There is not room, in the pressure to be “smart” as a group, for the kinds of contradictions, complexities and realities that people must face when they ask the question “Why don’t they all just come out?” There is only the option of “knowing” trans students as a whole, when they “come out” in a way prescribed by those they are expected to come out to. This leads to a sense of entitlement, a right to know in order to serve a larger communal project – that of correcting the very public and “wrong” or “not smart” lack of knowledge about the presence of transgender students at Harvard."

"What kind of discourse facilitates this sense that trans people are there for “us” to learn from, to personally reveal or confess personal information about their identity, their bodies, their genitals?

I would answer that it is a discourse that says that coming out is not about trans people – it is about the people they come out to. “Coming out” (homogenized as public ritual, apart from the complex reality and many different levels of outness in both personal and interpersonal relations) is seen as a service in the common pursuit of “smartness” - the sort of understanding that “makes a university a university.”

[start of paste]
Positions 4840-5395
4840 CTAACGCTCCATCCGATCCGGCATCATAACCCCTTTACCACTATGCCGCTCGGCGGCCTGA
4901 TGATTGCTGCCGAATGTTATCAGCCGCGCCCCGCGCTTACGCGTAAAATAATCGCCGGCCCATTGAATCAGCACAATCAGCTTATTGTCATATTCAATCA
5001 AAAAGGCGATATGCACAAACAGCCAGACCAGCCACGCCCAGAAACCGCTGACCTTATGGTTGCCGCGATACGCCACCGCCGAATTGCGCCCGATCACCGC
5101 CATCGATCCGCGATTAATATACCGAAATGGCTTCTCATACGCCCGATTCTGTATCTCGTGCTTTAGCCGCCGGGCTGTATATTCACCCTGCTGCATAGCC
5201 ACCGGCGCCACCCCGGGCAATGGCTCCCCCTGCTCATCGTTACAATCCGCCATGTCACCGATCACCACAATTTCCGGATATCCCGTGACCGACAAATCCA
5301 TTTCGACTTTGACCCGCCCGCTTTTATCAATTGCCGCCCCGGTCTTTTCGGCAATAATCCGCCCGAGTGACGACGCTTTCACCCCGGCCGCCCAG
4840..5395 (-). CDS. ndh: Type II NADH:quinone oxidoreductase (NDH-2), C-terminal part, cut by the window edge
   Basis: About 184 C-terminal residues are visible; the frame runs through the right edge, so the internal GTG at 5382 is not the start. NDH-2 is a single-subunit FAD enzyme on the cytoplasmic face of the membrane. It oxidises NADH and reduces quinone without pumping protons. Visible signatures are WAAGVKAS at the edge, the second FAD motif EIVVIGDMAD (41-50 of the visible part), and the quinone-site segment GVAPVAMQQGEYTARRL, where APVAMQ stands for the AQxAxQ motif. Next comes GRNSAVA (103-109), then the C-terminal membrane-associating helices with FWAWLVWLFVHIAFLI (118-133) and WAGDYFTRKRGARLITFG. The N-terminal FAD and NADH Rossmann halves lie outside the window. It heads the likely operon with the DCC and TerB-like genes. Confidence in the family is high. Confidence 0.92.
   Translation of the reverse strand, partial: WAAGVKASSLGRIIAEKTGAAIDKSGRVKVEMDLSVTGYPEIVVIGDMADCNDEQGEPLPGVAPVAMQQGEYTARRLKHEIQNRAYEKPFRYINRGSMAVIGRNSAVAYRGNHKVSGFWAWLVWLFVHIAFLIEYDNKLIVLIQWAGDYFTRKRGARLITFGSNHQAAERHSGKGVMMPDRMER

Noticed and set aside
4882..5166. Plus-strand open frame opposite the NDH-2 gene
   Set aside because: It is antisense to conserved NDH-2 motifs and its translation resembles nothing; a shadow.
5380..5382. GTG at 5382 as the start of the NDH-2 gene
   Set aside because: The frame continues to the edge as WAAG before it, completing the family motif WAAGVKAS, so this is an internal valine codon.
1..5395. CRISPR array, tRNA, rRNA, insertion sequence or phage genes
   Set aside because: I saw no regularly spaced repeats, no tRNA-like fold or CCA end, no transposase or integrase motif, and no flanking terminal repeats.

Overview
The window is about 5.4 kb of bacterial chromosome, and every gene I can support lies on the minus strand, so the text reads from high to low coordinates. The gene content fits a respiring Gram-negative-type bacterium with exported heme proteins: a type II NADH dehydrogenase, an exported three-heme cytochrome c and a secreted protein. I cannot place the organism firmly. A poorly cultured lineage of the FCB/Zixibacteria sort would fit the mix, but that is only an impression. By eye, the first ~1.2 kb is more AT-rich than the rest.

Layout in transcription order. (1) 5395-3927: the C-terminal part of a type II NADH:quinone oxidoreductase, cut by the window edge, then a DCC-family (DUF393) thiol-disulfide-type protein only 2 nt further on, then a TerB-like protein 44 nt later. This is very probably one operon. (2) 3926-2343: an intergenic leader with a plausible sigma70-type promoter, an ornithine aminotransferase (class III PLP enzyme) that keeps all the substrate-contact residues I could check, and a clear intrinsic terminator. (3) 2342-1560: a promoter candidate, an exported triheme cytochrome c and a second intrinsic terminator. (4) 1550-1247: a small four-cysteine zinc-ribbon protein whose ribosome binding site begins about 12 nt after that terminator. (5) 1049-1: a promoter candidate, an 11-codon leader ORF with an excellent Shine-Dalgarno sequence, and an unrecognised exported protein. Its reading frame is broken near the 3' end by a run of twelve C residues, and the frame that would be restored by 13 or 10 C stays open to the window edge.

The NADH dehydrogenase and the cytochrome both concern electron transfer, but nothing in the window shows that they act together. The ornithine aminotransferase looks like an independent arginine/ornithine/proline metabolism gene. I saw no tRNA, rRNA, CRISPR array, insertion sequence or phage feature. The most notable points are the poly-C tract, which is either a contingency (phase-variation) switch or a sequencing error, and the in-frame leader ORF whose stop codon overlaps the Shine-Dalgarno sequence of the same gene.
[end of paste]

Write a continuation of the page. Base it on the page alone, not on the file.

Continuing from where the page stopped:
"The student says “I would love to actually know transsexual individuals” but what they mean is “I would love to know that transsexual individuals are transsexual.” Thus, the writer’s interest lies, not in transsexual individuals as individuals, but rather in their common transsexuality, in knowing it.